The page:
After the kingfisher project. I was looking for something else locally.

I was informed of another location locally where Great Crested Grebes could be seen. I knew that this was the time of year with a little luck and planning that you could capture images of their courtship display.

Great Crested Grebes became my new project.

The great crested grebe has an elaborate mating display. Like all grebes, it nests on the water’s edge, since its legs are set relatively far back and it is thus unable to walk very well. Usually two eggs are laid, and the fluffy, striped young grebes are often carried on the adult’s back. In a clutch of two or more hatchlings, male and female grebes will each identify their ‘favourites’, which they alone will care for and teach.

Unusually, young grebes are capable of swimming and diving almost at hatching. The adults teach these skills to their young by carrying them on their back and diving, leaving the chicks to float on the surface; they then re-emerge a few feet away so that the chicks may swim back onto them.

The great crested grebe feeds mainly on fish, but also small crustaceans, insects, small frogs and newts.

In spring, displaying great crested grebes put on a spectacular display on lakes, reservoirs and gravel pits over most of Britain.

On my first visit I was able to capture a few images of the Grebes fishing, but no courtship behaviour. It was still incredible to view and photograph these beautiful birds, however I hoped that over time I would get the shots that I wanted.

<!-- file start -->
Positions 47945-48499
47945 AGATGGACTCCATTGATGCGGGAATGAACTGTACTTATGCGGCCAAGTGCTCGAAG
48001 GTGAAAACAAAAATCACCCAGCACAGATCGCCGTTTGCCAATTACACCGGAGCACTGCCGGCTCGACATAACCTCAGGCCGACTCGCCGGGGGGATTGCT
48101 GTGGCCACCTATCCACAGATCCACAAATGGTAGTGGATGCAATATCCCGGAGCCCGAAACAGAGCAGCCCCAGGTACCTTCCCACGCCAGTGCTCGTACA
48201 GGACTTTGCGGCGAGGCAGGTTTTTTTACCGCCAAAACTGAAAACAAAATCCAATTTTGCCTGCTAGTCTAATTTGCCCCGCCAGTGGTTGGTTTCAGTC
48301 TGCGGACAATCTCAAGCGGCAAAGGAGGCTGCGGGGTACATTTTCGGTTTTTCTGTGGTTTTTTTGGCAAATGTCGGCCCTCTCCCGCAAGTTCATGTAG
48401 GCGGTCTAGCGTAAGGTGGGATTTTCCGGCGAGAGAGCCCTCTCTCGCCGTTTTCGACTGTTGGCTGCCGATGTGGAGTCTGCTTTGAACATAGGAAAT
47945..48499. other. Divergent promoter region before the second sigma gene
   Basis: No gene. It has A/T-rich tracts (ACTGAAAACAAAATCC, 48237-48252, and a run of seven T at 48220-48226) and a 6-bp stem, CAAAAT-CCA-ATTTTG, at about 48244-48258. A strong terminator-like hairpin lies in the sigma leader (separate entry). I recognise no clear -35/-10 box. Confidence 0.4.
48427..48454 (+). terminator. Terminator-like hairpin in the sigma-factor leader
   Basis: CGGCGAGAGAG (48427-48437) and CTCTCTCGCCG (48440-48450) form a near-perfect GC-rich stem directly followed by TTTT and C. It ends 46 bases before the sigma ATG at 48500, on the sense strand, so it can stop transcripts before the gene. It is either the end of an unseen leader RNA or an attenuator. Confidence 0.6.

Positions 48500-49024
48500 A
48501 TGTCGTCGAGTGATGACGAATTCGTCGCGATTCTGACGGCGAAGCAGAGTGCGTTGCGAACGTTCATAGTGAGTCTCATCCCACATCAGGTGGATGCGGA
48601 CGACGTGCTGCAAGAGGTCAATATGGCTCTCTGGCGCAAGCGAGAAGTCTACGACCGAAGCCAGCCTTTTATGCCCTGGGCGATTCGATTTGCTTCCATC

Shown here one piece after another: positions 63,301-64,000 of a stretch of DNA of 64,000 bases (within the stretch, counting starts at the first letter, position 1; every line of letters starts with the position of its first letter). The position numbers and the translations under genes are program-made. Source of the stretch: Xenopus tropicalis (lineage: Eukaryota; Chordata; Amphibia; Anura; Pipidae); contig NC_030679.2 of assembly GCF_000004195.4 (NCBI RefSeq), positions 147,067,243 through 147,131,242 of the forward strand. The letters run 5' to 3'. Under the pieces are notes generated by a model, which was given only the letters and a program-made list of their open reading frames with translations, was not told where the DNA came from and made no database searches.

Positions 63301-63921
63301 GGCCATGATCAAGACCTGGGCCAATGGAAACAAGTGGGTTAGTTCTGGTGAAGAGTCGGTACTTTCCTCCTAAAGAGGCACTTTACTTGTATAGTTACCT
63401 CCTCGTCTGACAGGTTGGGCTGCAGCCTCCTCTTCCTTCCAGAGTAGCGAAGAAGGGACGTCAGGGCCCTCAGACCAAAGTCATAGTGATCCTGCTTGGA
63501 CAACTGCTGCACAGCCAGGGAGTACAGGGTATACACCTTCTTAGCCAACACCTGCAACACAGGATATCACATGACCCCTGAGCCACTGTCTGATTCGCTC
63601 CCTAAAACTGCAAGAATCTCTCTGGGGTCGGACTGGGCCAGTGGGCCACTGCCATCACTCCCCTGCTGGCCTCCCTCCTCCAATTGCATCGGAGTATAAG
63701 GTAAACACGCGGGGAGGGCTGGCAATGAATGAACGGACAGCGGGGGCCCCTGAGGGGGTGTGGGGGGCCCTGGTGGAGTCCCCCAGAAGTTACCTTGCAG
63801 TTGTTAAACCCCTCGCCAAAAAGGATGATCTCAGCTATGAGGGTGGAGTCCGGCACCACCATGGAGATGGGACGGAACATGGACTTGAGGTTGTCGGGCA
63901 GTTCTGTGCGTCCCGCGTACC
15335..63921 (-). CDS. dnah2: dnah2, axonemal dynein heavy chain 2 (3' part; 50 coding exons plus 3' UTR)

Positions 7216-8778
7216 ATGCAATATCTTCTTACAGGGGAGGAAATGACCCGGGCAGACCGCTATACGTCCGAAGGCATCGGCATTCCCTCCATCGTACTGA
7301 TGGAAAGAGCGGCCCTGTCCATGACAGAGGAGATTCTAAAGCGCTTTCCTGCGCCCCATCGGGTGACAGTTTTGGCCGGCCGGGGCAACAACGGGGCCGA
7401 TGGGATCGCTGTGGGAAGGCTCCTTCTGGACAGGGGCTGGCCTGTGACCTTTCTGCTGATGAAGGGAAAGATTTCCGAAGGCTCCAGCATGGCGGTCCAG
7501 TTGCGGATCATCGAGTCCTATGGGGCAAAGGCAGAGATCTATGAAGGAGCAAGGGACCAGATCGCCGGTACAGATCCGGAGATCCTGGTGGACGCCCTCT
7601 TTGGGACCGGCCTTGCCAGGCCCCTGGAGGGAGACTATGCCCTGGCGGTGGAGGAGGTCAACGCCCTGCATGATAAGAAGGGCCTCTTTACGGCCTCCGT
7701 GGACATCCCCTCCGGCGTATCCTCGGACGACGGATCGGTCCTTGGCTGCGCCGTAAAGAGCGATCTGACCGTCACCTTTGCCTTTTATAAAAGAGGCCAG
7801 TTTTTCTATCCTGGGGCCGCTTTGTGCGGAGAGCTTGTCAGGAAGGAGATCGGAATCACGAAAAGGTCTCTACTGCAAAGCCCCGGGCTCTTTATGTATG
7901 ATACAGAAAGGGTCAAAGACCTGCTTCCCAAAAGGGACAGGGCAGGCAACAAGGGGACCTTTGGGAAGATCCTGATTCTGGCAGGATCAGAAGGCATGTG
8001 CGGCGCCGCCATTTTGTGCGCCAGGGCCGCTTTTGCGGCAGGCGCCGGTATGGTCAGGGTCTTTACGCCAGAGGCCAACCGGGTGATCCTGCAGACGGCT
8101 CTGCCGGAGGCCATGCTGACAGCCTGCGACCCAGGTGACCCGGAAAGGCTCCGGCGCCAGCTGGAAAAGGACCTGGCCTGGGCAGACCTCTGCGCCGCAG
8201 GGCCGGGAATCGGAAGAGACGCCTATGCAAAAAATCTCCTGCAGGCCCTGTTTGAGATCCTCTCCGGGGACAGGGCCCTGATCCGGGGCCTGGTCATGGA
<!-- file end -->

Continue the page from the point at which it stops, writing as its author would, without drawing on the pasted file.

I returned for a couple of weeks and captured more images of the Grebe individually and fishing, but on the 4th week I was able to finally get the courtship display.

Both sexes grow black and orange facial ruffs and black ear-tufts known as tippets, which they use in a special ceremony to establish their bonds in the breeding season.

Facing each other, the grebes flick their heads from side to side or slide towards each other, low in the water like crocodiles.

The climax of their ritual is the weed dance in which both birds, holding tufts of water weeds in their bills, paddle furiously to maintain an upright position chest to chest; an unforgettable sight and an impressive display of stamina.

Over a 5 week period I was able to view and capture some images of this ritual. I will definitely continue to visit to see if I can capture the chicks when they are born.

Another amazing wildlife spectacle right on my doorstep!!

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